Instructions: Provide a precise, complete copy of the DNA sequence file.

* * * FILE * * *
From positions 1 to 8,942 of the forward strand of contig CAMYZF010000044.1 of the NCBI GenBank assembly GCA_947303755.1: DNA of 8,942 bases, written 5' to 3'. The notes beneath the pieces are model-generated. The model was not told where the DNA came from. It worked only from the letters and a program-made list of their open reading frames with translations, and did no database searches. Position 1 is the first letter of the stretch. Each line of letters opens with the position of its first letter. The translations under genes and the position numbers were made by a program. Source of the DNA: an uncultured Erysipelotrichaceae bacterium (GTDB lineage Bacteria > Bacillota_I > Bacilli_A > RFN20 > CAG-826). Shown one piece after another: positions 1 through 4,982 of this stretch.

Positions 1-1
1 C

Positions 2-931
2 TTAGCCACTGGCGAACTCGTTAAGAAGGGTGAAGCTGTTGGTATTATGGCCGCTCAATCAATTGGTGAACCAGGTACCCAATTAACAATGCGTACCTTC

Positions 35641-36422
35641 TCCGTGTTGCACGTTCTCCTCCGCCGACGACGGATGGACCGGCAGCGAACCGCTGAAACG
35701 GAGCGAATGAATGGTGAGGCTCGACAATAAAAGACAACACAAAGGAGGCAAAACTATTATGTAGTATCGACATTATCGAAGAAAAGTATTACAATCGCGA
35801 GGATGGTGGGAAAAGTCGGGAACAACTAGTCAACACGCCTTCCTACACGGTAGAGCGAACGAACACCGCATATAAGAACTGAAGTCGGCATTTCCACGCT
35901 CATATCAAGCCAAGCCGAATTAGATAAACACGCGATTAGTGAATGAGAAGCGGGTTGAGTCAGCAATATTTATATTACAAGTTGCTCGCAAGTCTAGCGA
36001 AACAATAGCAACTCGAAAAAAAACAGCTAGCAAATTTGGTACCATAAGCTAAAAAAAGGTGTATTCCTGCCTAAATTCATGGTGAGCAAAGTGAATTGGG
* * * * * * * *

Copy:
From positions 1 to 8,942 of the forward strand of contig CAMYZF010000044.1 of the NCBI GenBank assembly GCA_947303755.1: DNA of 8,942 bases, written 5' to 3'. The notes beneath the pieces are model-generated. The model was not told where the DNA came from. It worked only from the letters and a program-made list of their open reading frames with translations, and did no database searches. Position 1 is the first letter of the stretch. Each line of letters opens with the position of its first letter. The translations under genes and the position numbers were made by a program. Source of the DNA: an uncultured Erysipelotrichaceae bacterium (GTDB lineage Bacteria > Bacillota_I > Bacilli_A > RFN20 > CAG-826). Shown one piece after another: positions 1 through 4,982 of this stretch.

Positions 1-1
1 C

Positions 2-931
2 TTAGCCACTGGCGAACTCGTTAAGAAGGGTGAAGCTGTTGGTATTATGGCCGCTCAATCAATTGGTGAACCAGGTACCCAATTAACAATGCGTACCTTC

Positions 35641-36422
35641 TCCGTGTTGCACGTTCTCCTCCGCCGACGACGGATGGACCGGCAGCGAACCGCTGAAACG
35701 GAGCGAATGAATGGTGAGGCTCGACAATAAAAGACAACACAAAGGAGGCAAAACTATTATGTAGTATCGACATTATCGAAGAAAAGTATTACAATCGCGA
35801 GGATGGTGGGAAAAGTCGGGAACAACTAGTCAACACGCCTTCCTACACGGTAGAGCGAACGAACACCGCATATAAGAACTGAAGTCGGCATTTCCACGCT
35901 CATATCAAGCCAAGCCGAATTAGATAAACACGCGATTAGTGAATGAGAAGCGGGTTGAGTCAGCAATATTTATATTACAAGTTGCTCGCAAGTCTAGCGA
36001 AACAATAGCAACTCGAAAAAAAACAGCTAGCAAATTTGGTACCATAAGCTAAAAAAAGGTGTATTCCTGCCTAAATTCATGGTGAGCAAAGTGAATTGGG